The Challenge: Communities of Care
Medical practice is intimately connected with the relief of suffering in its many forms. For those who insist that suffering is an evil and that it is desirable to eliminate all needless suffering, routine PGD appeals as a logical proactive medical means for preventing apparently meaningless suffering. Yet a significant counter exists to this logic.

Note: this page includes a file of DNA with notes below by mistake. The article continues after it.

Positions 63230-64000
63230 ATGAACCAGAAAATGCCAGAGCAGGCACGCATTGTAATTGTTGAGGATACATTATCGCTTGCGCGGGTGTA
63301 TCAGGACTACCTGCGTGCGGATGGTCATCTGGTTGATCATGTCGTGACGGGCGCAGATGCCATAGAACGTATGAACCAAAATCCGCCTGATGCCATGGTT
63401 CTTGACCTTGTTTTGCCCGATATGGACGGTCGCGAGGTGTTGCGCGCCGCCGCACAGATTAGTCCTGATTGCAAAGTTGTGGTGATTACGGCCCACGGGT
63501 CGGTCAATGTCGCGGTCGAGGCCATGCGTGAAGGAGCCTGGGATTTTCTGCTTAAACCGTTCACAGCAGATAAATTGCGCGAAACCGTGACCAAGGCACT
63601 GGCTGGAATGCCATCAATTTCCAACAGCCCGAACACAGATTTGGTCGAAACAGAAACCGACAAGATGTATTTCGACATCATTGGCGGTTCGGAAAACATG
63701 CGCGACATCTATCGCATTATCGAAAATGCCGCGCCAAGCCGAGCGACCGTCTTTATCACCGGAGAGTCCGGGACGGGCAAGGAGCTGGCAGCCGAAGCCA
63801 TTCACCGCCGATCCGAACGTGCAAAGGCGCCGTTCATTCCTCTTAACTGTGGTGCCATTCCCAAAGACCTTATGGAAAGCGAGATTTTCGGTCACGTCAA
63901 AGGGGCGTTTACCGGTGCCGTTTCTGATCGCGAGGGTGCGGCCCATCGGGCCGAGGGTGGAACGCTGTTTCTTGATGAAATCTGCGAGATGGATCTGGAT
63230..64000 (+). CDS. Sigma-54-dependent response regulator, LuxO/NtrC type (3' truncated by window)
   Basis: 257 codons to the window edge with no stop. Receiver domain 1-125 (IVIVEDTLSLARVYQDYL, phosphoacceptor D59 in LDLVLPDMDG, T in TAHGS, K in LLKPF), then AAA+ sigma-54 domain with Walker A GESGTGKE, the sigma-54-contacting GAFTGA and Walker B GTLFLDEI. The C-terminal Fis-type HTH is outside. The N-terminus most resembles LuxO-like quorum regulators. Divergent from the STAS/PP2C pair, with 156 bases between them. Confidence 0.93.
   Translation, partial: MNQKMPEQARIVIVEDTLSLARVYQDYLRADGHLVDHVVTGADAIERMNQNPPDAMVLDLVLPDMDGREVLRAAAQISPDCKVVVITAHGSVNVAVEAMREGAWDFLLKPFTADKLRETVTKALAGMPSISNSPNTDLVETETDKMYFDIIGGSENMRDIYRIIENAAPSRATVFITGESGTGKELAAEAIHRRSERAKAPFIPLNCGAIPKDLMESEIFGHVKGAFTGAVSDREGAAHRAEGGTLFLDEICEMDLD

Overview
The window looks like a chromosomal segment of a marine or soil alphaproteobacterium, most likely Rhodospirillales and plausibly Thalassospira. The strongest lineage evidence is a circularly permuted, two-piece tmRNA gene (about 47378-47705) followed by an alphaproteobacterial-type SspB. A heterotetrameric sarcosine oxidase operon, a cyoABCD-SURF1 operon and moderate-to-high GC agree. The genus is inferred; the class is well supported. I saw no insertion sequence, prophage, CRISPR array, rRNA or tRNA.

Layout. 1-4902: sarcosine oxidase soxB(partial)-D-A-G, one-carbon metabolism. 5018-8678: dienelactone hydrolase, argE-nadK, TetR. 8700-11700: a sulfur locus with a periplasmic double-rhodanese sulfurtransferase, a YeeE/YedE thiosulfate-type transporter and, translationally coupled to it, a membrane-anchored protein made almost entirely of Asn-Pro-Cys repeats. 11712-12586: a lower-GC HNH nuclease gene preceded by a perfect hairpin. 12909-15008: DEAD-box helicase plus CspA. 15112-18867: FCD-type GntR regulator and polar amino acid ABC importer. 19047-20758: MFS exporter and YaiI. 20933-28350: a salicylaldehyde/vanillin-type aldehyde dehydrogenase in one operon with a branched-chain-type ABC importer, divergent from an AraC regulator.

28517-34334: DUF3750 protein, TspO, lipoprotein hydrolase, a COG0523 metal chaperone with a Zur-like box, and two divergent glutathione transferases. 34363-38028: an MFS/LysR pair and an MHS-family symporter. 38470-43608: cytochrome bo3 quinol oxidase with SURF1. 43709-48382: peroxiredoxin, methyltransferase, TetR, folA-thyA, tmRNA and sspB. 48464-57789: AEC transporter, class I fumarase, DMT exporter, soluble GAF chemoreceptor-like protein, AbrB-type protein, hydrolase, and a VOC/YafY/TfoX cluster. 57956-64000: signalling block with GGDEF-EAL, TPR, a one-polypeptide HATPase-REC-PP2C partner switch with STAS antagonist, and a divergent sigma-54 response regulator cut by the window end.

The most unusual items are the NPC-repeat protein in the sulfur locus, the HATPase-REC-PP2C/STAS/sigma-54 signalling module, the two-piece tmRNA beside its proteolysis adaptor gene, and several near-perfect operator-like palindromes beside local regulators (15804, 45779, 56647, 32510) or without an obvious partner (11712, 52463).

Ethicist Stanley Hauerwas challenges the idea that the primary purpose of medicine is to prevent suffering. He offers a different perspective arguing that medicine's primary purpose is to provide a link between the 'sick' and the 'healthy'. For Hauerwas, good health care is ultimately about enabling humans to live out an "embodied existence", that is, enhancing the opportunity for persons to be in relationship with others.  His perspective is based on a vision that defines "quality of life" firstly in terms of the quality of human relationships, a perspective that stands in contrast to the view - alluded to above - which holds that for meaningful life to exist certain minimum, 'normal' criteria must be met. Consequently, Hauerwas holds that it is the key role of medicine to maintain, rather than sever, a fellowship between the community and those who are suffering. From this perspective PGD no longer appears as necessarily logical or as the best medical response in the face of human suffering. This approach reflects the Catholic-Christian belief that it is our willingness to care for others, particularly those most vulnerable, which is a defining quality of human nature.